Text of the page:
Developing HuBERT: a Natural Language Processing algorithm for extending the Seshat Global History Databank

Project lead: Maria del Rio-Chanona

Institution: Complexity Science Hub Vienna

Project duration: 01.03.2023 – 31.12.2024

This project addresses the challenges of expanding and increasing the cross-utilization of historical datasets by developing a Natural Language Processing (NLP) algorithm that can help expand current databases and increase the translatability of data across projects. Firstly, the project involves the re-organization of the Seshat Literature Repository, which contains over 8,000 academic articles and books on various cultures and civilizations. This re-organization makes the repository easily and automatically accessible to researchers, increasing the usability of the data contained within it. Secondly, the project develops an algorithm called HuBERT that partially automates document screening and data collection from archaeological and historical materials and existing databases. This helps overcome the challenges of slow data collection and error-prone manual entry, thus increasing the translatability of data across projects and enabling researchers to answer a wider range of research questions. In addition to these contributions, the project includes updates to the project website, tutorials, and other resources to make the data and algorithm accessible to a broad range of researchers across multiple disciplines.


A wide range of historical and archaeological works have documented the dynamics of past complex societies from across the globe. Recent projects have focused on recompiling this information across time for different societies (e.g. Seshat and D-place databases), enabling research from multiple disciplines across the Humanities and Social Sciences [1-5]. Increasing the usability of these databases and increasing the information on them would allow for many more research questions to be answered.

The main challenge for expanding and increasing the cross-utilization of historical datasets is that data collection is slow and that translating information across projects is tedious and prone to error. It takes many human hours to screen through the existing literature, thoroughly read selected articles, and manually record variables or reenter the information into a different framework. The goal of this project is to develop a Natural Language Processing (NLP) algorithm that can help expand current databases and increase the translatability of data across projects. In particular, we will build upon the recent BERT language model [6] to partially automate document screening and data collection from archeological and historical materials and existing databases.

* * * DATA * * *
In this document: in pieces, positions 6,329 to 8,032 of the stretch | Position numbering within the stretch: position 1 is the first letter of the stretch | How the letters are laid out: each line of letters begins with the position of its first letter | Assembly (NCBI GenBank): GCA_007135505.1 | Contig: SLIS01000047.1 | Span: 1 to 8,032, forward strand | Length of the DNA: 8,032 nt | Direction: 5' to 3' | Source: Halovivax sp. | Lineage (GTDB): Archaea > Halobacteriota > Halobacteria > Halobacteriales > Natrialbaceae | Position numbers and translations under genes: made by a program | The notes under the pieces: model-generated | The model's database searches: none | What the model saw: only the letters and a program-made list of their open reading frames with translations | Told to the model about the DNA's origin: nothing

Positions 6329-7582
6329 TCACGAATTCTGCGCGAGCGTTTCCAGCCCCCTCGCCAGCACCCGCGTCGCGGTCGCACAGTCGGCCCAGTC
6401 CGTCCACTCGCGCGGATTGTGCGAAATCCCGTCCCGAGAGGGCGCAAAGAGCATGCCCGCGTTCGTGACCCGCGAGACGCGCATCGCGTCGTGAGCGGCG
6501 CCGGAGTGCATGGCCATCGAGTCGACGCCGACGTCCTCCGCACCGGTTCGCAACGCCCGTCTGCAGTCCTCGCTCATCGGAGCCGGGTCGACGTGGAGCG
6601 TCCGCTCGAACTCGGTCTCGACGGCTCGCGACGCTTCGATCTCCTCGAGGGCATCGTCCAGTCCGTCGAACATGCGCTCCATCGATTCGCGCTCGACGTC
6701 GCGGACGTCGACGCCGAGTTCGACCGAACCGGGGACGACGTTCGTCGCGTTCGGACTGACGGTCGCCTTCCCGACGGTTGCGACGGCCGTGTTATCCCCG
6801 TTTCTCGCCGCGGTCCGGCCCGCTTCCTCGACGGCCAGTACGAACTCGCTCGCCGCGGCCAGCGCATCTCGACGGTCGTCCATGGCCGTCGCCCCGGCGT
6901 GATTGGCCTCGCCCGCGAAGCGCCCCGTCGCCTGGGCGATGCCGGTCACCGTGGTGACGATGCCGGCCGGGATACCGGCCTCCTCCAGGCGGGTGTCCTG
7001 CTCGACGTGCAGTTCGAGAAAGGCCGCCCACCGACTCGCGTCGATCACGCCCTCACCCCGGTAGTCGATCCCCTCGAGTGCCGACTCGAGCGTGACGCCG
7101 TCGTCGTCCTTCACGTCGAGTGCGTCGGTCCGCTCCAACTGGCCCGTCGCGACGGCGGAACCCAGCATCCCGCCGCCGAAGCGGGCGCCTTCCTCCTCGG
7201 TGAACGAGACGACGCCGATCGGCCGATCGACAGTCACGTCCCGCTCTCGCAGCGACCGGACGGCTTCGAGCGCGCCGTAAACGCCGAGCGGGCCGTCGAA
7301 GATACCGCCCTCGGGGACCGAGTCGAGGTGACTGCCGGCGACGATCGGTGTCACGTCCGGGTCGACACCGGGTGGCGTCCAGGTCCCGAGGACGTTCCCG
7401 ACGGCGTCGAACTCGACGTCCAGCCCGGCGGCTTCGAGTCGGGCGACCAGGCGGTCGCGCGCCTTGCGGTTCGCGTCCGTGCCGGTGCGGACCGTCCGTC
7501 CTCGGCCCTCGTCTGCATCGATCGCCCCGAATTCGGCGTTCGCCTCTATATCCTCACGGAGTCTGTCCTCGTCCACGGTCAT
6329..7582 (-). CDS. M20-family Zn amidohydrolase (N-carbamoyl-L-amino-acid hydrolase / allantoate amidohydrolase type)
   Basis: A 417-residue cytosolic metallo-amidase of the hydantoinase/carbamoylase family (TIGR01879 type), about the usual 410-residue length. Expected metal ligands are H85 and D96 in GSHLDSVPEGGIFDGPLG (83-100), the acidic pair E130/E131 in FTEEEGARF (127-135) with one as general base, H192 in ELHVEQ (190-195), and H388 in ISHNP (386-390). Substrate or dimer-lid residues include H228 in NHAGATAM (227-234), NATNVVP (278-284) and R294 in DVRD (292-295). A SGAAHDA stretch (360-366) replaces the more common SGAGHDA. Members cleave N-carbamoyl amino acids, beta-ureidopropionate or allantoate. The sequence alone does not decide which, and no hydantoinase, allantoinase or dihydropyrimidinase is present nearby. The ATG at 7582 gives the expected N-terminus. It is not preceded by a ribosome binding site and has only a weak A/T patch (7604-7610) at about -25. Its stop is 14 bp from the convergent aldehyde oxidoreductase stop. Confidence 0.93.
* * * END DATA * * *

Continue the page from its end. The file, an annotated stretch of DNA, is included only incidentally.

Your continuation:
This project is organized in three parts:

  1. Organizing and refining labels of the repository of research articles.
    The Seshat team has recompiled more than 8000 academic articles and books on different cultures and civilizations. However, there is currently no structured repository that allows for easy or automatic access. Here we will build the Seshat Literature Repository by updating and organizing the current repository so that access can be automatized. We also refine references to link to the particular paragraph(s) where the information was inferred from. This detailed referencing system allows for other researchers to access the Seshat data more easily and is useful for fine tuning NLP algorithms.
  2. Developing a Natural Language Process to aid data extraction data extraction.